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Once the sole province of Twitter users, the hashtag is everywhere now — on social networks, products, television and at political events. Hashtags are increasingly used to market a wide range of products, services, events and brands.

If your business wants to use a hashtag as part of a marketing campaign, can you trademark it? The answer is probably yes, as long as it is not already in use and not likely to create confusion with another business or product. The US Patent and Trademark Offices looks at a number of factors to evaluate whether any word, phrase, symbol design or hashtag can be trademarked.

Should you trademark your hashtag? That may be a much more complicated question.

Trademarks are for Business

As a threshold matter, you must demonstrate to the USPTO that you intend to use the hashtag to promote or sell your products or services. Trademarking a hashtag will not prevent others from using it in noncommercial ways, including ways to which may object. Public policy considerations weigh against reserving combinations of words, phrases or symbols for one person’s or group’s sole use in general public discourse. Trademark protection is designed to prevent a form of unfair competition. Its sole function is to prevent companies and service providers within the same industry from using something associated with your business identity to compete against you.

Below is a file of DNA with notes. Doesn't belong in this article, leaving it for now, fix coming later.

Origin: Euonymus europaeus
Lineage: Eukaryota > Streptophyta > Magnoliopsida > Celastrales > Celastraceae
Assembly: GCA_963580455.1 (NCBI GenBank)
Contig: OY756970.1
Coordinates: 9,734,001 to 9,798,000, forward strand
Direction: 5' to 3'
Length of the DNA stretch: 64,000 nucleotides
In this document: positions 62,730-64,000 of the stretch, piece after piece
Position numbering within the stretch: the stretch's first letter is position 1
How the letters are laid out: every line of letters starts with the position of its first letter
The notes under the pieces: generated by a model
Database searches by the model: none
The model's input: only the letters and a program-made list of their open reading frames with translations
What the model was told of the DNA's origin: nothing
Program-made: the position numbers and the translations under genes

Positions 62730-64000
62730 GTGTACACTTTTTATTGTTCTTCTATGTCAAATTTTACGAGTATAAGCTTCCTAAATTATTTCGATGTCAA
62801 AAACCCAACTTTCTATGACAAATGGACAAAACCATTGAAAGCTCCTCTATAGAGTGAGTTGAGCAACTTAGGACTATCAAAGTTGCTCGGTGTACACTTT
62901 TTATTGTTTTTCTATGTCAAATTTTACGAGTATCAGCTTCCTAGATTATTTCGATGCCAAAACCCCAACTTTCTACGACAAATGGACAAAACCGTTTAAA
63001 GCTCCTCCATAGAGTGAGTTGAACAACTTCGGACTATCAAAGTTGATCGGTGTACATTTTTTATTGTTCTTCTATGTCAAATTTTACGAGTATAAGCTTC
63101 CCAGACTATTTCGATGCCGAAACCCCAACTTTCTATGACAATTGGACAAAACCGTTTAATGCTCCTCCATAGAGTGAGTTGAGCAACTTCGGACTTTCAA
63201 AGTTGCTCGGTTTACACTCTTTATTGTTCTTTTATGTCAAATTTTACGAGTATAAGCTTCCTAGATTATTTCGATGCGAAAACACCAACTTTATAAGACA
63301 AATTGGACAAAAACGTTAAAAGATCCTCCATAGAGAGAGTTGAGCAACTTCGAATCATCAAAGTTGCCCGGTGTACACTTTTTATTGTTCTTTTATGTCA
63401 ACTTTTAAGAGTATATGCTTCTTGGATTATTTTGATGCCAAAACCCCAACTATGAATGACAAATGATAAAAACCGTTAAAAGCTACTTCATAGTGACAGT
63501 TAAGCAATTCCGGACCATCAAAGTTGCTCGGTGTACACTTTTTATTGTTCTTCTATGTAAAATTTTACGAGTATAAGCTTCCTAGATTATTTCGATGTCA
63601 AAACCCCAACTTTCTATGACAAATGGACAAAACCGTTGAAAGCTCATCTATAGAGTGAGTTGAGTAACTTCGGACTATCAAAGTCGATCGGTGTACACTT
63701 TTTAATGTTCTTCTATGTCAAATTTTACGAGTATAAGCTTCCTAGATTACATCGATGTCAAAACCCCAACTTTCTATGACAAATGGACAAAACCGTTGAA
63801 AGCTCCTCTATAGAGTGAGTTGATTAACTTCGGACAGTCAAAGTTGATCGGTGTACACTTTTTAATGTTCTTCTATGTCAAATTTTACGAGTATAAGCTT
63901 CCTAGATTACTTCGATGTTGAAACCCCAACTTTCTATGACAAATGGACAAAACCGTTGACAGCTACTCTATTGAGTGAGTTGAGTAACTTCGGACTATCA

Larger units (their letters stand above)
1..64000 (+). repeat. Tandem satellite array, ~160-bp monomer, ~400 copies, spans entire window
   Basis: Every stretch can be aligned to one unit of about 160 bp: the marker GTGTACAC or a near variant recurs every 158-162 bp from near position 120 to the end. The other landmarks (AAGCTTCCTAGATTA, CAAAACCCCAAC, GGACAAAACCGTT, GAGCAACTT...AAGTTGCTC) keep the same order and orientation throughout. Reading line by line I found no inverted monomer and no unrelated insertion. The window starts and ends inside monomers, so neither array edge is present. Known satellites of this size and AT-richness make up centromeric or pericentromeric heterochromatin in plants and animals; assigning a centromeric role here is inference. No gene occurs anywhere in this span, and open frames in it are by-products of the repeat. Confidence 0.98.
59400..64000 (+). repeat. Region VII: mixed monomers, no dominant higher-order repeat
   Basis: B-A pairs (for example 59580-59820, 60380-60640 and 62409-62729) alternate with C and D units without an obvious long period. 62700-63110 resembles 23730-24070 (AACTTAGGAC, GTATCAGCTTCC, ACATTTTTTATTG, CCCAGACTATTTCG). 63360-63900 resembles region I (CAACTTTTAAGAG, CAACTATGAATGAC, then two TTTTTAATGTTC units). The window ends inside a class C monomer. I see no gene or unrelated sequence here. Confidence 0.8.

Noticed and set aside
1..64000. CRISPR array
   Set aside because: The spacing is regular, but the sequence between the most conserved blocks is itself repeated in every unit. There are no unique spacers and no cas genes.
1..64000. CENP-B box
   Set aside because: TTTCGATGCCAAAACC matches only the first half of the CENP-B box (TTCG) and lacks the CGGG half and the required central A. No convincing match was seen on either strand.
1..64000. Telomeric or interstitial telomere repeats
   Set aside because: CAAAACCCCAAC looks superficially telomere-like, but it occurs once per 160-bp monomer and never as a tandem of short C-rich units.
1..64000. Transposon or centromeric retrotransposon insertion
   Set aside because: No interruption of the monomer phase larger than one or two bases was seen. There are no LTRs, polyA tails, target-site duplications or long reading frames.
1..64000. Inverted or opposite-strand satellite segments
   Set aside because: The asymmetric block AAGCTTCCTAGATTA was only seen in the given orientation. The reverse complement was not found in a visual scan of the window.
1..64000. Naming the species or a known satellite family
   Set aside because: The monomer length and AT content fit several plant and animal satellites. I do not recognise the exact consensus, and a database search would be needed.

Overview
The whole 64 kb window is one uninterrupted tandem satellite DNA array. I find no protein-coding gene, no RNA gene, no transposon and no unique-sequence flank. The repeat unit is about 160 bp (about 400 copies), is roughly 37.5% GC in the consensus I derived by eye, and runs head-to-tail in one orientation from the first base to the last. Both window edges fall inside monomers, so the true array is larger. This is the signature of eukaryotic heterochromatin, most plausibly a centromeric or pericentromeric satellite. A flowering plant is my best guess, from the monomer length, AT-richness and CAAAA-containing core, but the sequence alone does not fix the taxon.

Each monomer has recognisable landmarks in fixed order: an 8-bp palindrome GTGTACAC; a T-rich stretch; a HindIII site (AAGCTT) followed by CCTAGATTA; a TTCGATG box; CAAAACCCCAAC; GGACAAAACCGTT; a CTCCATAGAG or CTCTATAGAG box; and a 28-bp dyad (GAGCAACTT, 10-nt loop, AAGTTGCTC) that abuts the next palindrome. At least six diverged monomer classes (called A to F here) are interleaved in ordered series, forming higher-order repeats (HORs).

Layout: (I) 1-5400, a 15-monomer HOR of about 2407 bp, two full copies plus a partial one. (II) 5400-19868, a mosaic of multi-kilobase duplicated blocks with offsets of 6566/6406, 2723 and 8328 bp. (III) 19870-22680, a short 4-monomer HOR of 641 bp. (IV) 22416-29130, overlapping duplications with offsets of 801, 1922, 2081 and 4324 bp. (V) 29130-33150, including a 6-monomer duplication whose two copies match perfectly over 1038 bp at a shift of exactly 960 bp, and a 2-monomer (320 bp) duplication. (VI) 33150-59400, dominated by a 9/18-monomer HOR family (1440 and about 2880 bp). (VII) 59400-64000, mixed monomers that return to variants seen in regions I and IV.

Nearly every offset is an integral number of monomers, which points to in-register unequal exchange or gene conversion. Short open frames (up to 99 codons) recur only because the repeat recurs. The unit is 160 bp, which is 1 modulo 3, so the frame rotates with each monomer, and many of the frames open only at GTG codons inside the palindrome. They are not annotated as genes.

What Marks, Including Hashtags, Can be Trademarked?

In general, the USPTO looks at several factors when determining whether to permit registration. In one way or another, many of these factors get to the issue of whether there is a “likelihood of confusion” between your proposed mark and a mark that is already registered, or for which there is a pending application. Marks may create confusion when:

  • the marks are similar, and the goods and or services of the parties are related such that consumers would mistakenly believe they come from the same source.
  • The mark is a “weak” or descriptive mark, rather than a “strong” mark, which generally means that it is arbitrary, fanciful or suggestive.

Similar Marks/Similar Products